Malaysia needs to do more to attract multinational corporations (MNCs) to establish their operations and invest in the country, said the Inland Revenue Board.
Its chief executive officer Datuk Mohd Nizom Sairi said under the Organisation for Economic Cooperation and Development’s (OECD) proposed global tax reform, tax breaks will be disadvantageous for the destination country as the MNC’s country of origin could claim the tax difference.
“We need to come out with alternative or more attractive incentives for these companies to come to Malaysia,” Bernama reported him saying at the National Tax Conference 2022 today.
Mohd Nizom had announced previously that Malaysia has agreed to implement a global minimum tax of 15 per cent on certain MNCs starting next year.
Malaysia was among the 136 countries previously announced by the OECD as ready to reform the global taxation system.
The standard corporate income tax rate in Malaysia is 24 per cent, however, MNCs granted tax exemption will be taxed at a preferential rate of zero to 10 per cent for participating in promoted activities or producing promoted products for five or 10 years.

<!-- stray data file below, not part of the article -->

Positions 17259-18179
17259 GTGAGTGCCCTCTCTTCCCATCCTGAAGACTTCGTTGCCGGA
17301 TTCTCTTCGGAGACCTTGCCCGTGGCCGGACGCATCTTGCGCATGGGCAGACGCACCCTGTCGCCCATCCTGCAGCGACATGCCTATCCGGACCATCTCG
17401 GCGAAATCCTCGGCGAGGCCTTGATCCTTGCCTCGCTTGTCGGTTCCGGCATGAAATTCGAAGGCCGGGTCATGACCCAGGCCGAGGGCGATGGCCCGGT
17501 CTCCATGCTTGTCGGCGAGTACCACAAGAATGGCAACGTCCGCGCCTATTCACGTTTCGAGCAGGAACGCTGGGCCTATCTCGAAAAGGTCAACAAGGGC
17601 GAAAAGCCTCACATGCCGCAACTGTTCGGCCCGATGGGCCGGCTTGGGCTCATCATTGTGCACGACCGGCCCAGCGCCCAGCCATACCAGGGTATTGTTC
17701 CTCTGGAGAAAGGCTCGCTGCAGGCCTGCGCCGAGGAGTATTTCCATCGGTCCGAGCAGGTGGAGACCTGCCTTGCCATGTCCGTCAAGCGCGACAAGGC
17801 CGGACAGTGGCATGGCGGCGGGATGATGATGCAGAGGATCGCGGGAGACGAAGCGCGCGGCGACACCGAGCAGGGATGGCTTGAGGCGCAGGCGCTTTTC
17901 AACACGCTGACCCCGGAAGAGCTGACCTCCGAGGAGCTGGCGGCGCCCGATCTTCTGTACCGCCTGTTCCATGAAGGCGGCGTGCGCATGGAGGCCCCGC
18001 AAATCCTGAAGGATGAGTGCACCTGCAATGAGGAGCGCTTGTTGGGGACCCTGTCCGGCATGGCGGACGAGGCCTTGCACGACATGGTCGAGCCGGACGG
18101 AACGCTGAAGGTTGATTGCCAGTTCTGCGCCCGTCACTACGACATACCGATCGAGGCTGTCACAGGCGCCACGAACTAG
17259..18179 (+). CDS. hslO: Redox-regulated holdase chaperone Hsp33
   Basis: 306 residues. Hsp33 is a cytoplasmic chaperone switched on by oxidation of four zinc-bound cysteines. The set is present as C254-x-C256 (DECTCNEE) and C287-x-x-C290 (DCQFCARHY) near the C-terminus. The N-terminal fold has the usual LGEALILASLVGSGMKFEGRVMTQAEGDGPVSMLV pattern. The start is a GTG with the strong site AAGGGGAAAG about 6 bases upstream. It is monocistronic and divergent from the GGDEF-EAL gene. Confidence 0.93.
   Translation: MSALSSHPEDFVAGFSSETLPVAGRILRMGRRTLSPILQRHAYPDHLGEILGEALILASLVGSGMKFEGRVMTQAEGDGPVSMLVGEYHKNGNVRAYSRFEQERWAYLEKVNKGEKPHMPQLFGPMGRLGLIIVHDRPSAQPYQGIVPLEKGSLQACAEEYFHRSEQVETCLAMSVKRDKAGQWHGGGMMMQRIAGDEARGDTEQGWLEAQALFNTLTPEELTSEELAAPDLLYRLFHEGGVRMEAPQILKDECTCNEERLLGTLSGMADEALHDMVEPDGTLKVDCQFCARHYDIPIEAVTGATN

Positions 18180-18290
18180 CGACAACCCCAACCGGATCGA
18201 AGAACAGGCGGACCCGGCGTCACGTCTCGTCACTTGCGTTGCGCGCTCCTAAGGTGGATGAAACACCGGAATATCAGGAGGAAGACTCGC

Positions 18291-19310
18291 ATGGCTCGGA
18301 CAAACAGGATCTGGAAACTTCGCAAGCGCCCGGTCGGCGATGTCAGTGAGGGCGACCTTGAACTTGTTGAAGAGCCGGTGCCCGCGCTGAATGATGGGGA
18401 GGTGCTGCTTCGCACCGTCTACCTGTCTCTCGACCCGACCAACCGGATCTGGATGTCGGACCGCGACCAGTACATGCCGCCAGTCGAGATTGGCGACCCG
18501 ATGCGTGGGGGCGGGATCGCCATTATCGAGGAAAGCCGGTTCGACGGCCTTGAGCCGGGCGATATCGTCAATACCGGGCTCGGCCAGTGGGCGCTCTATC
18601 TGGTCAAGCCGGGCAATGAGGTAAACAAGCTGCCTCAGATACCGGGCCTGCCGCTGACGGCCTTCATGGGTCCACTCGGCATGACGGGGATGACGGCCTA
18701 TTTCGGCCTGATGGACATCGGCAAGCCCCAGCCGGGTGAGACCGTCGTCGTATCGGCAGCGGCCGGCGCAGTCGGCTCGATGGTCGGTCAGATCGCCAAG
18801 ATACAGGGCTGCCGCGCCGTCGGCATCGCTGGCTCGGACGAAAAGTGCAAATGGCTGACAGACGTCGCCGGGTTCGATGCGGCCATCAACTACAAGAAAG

Meanwhile, Deputy Finance Minister I Datuk Mohd Shahar Abdullah said Malaysia has consistently been responsive to current changes in the internationally agreed tax standards.
“Malaysia always ensures a competitive environment to attract foreign and domestic direct investments and to prevent cross-border tax evasion activities.
“To ensure that multinationals pay the right taxes where they are due, the government, through the IRB, will continue to develop comprehensive strategies in dealing with international tax compliance risks that include calling for greater disclosures and transparency by multinationals,” he said in his opening remarks today.
Mohd Shahar noted that the global minimum tax agreement would result in more than US$125 billion (US$1=RM4.45) in profits reallocation from about 100 of the largest and most profitable MNCs in the world to all nations, ensuring that these businesses pay a fair share of tax wherever they operate and generate profits.
“Instead of attempting to end tax competition, the global minimum tax agreement imposes multilaterally agreed-upon restrictions.
“Malaysia, through the Ministry of Finance and IRB, via continuous engagements with relevant parties, is actively following the developments of this proposal to enact a global minimum corporate tax plan,” he said.